After a quick gathering to ask for blessings on our efforts and travels, we were off, the big boat slicing through a light chop. We cruised past the ivory beaches and red-dirt canyons of West Kauai; past the missile base at Barking Sands; past the golden dunes of Polihale Beach, until the rock faces of Na Pali began to rise up ahead. Small valleys started to appear at first just narrow green slits in the dry rock and then gradually growing deeper and wider as we progressed up the coast.

 

As we rounded the final corner into Nualolo, Sabra Kauka, the wise and witty cultural educator who heads the Na Pali Ohana, stood at the bow, chanting a petition for safe entry. Etched into the cliff face, directly behind the heiau site, was a large, unmistakable X, formed where two ancient lava channels intersect in the weathered basalt face. Here, X truly marks the spot.

Buzzing out to meet us in a small, hand-built dory was the notorious Lunchmeat, a blustery Northside surf legend and a regular fixture on the Nualolo trips. He had piloted his idiosyncratic craft down the coast packing another volunteer, a broad-bellied, gold-toothed potter named Roman. The offloading process took a while, with Lunchmeat barking orders as he ferried loads of gear through the narrow crack in the reef. When my turn came to disembark, I jumped overboard and snorkeled to the boulder-lined beach past the reef's incredible tunnels and chasms, filled with luminous reef fish of enormous proportions.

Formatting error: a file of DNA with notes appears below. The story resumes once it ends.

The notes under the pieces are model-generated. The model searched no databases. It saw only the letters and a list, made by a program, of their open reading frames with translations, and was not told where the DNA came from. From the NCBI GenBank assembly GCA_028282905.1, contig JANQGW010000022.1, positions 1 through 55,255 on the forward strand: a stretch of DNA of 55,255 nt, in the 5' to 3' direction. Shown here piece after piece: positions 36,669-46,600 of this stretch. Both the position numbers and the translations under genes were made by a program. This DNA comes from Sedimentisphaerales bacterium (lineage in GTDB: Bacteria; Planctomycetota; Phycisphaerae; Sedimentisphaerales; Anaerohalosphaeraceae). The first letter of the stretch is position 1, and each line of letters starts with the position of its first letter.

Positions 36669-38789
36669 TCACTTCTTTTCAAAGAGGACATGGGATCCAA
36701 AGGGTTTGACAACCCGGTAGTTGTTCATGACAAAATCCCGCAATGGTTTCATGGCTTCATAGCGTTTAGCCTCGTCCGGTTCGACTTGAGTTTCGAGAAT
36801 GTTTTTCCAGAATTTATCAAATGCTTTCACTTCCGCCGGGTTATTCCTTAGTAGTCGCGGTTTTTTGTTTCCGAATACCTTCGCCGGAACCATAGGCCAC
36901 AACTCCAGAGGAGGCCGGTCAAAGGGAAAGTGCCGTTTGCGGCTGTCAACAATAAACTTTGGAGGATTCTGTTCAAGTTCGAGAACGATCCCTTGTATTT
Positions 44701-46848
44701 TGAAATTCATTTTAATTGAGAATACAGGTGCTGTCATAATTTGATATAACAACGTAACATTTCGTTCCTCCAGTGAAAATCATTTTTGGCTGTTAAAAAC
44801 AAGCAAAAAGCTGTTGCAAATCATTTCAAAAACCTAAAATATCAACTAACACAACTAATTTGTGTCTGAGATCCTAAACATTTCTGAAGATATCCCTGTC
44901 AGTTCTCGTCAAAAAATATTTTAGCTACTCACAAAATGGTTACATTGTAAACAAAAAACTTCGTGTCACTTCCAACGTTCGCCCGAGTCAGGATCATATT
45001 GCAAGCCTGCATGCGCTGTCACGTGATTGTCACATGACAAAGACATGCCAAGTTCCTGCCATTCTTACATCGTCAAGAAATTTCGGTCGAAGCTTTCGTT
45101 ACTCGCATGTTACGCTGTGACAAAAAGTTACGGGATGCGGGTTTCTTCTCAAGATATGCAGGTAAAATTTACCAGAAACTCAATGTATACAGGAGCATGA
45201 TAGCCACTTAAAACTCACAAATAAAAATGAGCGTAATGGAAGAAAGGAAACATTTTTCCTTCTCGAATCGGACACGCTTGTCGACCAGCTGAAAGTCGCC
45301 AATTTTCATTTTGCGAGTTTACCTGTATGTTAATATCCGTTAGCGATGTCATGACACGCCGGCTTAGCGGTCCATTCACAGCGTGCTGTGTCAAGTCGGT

After setting up camp, we had laid out the lavish dinner and gathered for pule. Now, with the feast and the day's chores done, we sit under a canopy of stars in reclined camp chairs Barcaloungers of the wilderness and talk story.

"People always ask how many Hawaiians lived here," Alan says, "but the answer is, we don't really know. When (early missionary) Hiram Bingham came by in 1821, he counted seventy people fishing on the reef, but there were probably a lot more than that once. By the time Bingham came, the heiau was out of use, but someone pretty important must have lived here at one time to commission all these major structures."

While Nualolo Kai (or coastal Nualolo) doesn't have the land area or water supply to support large-scale farming of taro the Hawaiian's primary agricultural staple the adjacent valley of Nualolo Aina (inland Nualolo) afforded plenty of taro land. The residents traveled between the two Nualolos by means of a precarious rope ladder and a narrow trail cut into the cliff.